SmartTable is a service app that allows the user to order directly from the restaurant/Cafe/Bar table using customer mobile phone without the need to wait in line or wait for service.
Senior Product Designer
To make a busy life easier by allowing the users to pre-order their food so that they can skip the queues and save time.
The product was on the market since the time I started with naamtech in 2017. When I got called to work on this product in early 2019, I wanted to understand why this product was struggling to make a mark in the market. Then I took a deep dive in the app to understand the journey.
The app was not intuitive and user-friendly. It had usability and interaction problems. I wanted to understand the users perspective before I draw a conclusion. So I decided to visit the users.
RESEARCH & ANALYSIS
Since the app was already out in the market, I wanted to do small interview sessions with vendors who were already on-board and the customers dining in their venue. My lead and I interviewed vendors and customers. Based on the findings, I listed down the problems the customers were facing. My UX lead was in charge of the Vendor app, and I was not primarily involved in the Vendor app; hence, I will be detailing the Customer app below.
Problems in the Customer app,
Customers were not able to understand the difference between 'Table Order' and 'Order Ahead' (Table Order is a process to be followed when dining in whereas Order Ahead was for takeaway/pick up)
Customers were forced to choose 'Table Order' or 'Order Ahead' before exploring the venues
Customers were not able to change their mind on 'Table Order' or 'Order Ahead' in the middle of deciding their meal
Once customer scans the QR code in 'Table Order' there was no way to exit the venue or choose a different table without the help of the vendor
Time-based menu validation was not smart which frustrated the customer
There was no interaction that shows the user that the food has been added to their cart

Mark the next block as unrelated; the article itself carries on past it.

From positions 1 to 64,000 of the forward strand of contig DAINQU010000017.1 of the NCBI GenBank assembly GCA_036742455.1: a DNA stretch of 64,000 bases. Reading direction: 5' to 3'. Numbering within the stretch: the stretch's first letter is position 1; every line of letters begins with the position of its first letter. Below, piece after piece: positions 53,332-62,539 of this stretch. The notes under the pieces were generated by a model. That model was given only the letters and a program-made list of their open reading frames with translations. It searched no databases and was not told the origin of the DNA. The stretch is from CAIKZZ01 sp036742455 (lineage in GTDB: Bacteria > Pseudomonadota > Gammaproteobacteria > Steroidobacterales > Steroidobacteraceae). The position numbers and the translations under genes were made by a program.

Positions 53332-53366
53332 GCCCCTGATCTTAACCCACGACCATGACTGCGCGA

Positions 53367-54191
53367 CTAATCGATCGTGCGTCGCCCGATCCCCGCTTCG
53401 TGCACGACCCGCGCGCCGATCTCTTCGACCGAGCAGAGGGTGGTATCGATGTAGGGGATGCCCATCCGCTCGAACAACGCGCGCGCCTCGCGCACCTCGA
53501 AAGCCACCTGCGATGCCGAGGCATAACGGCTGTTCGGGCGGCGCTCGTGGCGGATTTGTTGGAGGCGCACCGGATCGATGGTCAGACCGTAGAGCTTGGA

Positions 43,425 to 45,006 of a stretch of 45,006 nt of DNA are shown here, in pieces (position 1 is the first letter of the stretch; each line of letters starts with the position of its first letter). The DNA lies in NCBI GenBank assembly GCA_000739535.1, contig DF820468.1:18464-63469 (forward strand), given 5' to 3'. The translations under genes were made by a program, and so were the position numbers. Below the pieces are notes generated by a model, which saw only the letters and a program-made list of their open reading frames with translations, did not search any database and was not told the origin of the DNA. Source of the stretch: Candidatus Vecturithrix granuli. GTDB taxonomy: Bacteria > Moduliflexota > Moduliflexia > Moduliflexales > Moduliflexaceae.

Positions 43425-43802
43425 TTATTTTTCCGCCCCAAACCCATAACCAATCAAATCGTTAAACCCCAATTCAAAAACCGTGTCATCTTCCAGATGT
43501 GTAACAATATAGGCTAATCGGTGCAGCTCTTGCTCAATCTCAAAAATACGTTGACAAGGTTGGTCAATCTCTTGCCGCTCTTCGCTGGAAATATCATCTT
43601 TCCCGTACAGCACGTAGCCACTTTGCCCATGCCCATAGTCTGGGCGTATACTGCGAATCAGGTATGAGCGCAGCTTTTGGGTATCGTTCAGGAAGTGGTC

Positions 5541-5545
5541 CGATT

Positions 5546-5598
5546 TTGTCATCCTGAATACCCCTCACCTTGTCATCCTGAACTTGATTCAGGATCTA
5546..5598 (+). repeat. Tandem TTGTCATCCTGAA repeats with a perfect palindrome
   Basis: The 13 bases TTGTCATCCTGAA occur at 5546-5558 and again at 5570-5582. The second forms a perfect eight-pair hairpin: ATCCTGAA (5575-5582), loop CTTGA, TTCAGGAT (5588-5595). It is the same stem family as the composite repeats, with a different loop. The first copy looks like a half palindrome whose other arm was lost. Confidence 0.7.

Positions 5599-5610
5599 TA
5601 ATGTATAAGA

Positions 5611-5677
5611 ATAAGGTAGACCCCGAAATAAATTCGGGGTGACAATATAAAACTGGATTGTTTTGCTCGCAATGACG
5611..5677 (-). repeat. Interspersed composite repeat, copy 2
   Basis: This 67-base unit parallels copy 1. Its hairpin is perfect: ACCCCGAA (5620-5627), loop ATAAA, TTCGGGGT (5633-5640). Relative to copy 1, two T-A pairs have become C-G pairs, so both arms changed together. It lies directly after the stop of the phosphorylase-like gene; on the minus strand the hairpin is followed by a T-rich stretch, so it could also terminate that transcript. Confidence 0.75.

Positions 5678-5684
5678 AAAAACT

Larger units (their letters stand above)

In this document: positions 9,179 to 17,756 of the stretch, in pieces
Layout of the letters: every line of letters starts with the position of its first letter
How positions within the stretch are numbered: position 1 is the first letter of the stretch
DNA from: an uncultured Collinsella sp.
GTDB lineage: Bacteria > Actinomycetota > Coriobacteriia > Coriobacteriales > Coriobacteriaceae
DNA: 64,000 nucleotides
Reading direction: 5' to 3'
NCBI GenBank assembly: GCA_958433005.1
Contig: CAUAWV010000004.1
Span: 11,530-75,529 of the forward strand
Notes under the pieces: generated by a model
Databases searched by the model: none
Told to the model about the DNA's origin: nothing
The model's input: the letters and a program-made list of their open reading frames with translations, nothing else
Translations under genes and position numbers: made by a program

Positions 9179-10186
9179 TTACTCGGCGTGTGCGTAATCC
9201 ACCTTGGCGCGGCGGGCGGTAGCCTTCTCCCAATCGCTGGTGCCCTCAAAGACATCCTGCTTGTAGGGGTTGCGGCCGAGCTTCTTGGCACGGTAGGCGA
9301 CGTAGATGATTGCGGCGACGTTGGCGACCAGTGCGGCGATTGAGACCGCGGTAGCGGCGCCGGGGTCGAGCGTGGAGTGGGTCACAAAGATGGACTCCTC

The cart was sitting on the top right corner which made customer ask for guidance or sighed when they found the cart
Not many vendors to choose from
In the tab bar, there were two menus called ‘Information’ and ‘Account’ which in my opinion were wrongly labelled with; irrelevant and redundant information
I facilitated a workshop with the Product Owner, Technical head and other relevant stakeholders where the problems were prioritised. We all agreed the priority was to fix the complete journey, right from launching the app, how the customer checks for various vendor options, to how they select and how they want to order their food and to check out.
I have created personas based on the information gathered from my interviews. I drafted two solutions and prototyped the same. I then went out to validated my solutions with actual customers.
In this solution, I wanted to test 'set time' for Pick Up/Takeaway at the end since the research findings were inconclusive.
I also validated the Dine-In journey.
In this solution, the user can set Pick Up/ Takeaway timing throughout the journey and also the Dine-In journey was validated
The solution was fairly successful with some minor feedbacks. Once I evaluated the feedback, I iterated the changes in the solution, which made it better.
I presented the solution to key stakeholders, and they liked most of my suggestions except the suggestion of moving the cart to tab menu since it would cost more to make the change. However, we found common ground by including micro interaction while adding the items on the cart. Once approved, this story was added in development backlog.
After that, I went on with the next problem, which was consolidating the Tab Bar menu. Like I stated in the problem statement, two of our tab menus were labelled wrong. One was ‘My Account’ and the other one was ‘Information.’ it was redundant, and the content inside the menu was not in hierarchical order. So the user had to think where the information would be or worse they had to tab between the menus.
Since I had done the research already, I went to my whiteboard and drew quick sketches. I came up with two solutions which needed validation. I went out to validate the solutions with real users.
Solutions are below;
The 'Solution A' performed much better than the 'Solution B', with that I presented the solution to the stakeholder and moved the solution to developer backlog
These solutions are now being developed, and quality tested right now. We will continue to measure, validate, iterate and evolve.